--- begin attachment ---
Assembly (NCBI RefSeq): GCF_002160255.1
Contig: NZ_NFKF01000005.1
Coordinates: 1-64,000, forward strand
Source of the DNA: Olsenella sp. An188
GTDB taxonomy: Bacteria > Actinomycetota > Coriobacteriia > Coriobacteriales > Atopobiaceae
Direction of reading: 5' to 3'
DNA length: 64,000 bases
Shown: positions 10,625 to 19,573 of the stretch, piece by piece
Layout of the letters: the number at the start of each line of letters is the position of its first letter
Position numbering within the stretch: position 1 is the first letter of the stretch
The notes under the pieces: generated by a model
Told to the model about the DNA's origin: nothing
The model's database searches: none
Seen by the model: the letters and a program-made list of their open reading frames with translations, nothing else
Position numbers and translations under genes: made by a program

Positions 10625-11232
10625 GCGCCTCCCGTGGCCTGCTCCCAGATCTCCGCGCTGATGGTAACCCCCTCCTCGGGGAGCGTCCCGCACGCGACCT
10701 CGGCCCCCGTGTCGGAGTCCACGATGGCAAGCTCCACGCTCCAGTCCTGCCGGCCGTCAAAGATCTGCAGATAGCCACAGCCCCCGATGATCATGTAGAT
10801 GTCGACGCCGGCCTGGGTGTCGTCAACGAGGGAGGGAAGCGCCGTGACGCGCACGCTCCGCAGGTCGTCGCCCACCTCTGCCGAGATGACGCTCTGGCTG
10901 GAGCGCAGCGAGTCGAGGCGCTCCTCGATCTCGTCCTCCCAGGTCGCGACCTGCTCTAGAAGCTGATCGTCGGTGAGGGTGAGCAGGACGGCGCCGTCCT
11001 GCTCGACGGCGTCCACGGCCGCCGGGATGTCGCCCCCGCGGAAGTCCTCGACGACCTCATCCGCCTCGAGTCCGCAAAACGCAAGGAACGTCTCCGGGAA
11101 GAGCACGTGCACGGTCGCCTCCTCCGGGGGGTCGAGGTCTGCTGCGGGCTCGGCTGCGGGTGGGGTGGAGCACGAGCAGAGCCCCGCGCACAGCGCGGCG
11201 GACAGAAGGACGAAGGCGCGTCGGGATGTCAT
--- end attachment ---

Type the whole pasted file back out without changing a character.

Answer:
Assembly (NCBI RefSeq): GCF_002160255.1
Contig: NZ_NFKF01000005.1
Coordinates: 1-64,000, forward strand
Source of the DNA: Olsenella sp. An188
GTDB taxonomy: Bacteria > Actinomycetota > Coriobacteriia > Coriobacteriales > Atopobiaceae
Direction of reading: 5' to 3'
DNA length: 64,000 bases
Shown: positions 10,625 to 19,573 of the stretch, piece by piece
Layout of the letters: the number at the start of each line of letters is the position of its first letter
Position numbering within the stretch: position 1 is the first letter of the stretch
The notes under the pieces: generated by a model
Told to the model about the DNA's origin: nothing
The model's database searches: none
Seen by the model: the letters and a program-made list of their open reading frames with translations, nothing else
Position numbers and translations under genes: made by a program

Positions 10625-11232
10625 GCGCCTCCCGTGGCCTGCTCCCAGATCTCCGCGCTGATGGTAACCCCCTCCTCGGGGAGCGTCCCGCACGCGACCT
10701 CGGCCCCCGTGTCGGAGTCCACGATGGCAAGCTCCACGCTCCAGTCCTGCCGGCCGTCAAAGATCTGCAGATAGCCACAGCCCCCGATGATCATGTAGAT
10801 GTCGACGCCGGCCTGGGTGTCGTCAACGAGGGAGGGAAGCGCCGTGACGCGCACGCTCCGCAGGTCGTCGCCCACCTCTGCCGAGATGACGCTCTGGCTG
10901 GAGCGCAGCGAGTCGAGGCGCTCCTCGATCTCGTCCTCCCAGGTCGCGACCTGCTCTAGAAGCTGATCGTCGGTGAGGGTGAGCAGGACGGCGCCGTCCT
11001 GCTCGACGGCGTCCACGGCCGCCGGGATGTCGCCCCCGCGGAAGTCCTCGACGACCTCATCCGCCTCGAGTCCGCAAAACGCAAGGAACGTCTCCGGGAA
11101 GAGCACGTGCACGGTCGCCTCCTCCGGGGGGTCGAGGTCTGCTGCGGGCTCGGCTGCGGGTGGGGTGGAGCACGAGCAGAGCCCCGCGCACAGCGCGGCG
11201 GACAGAAGGACGAAGGCGCGTCGGGATGTCAT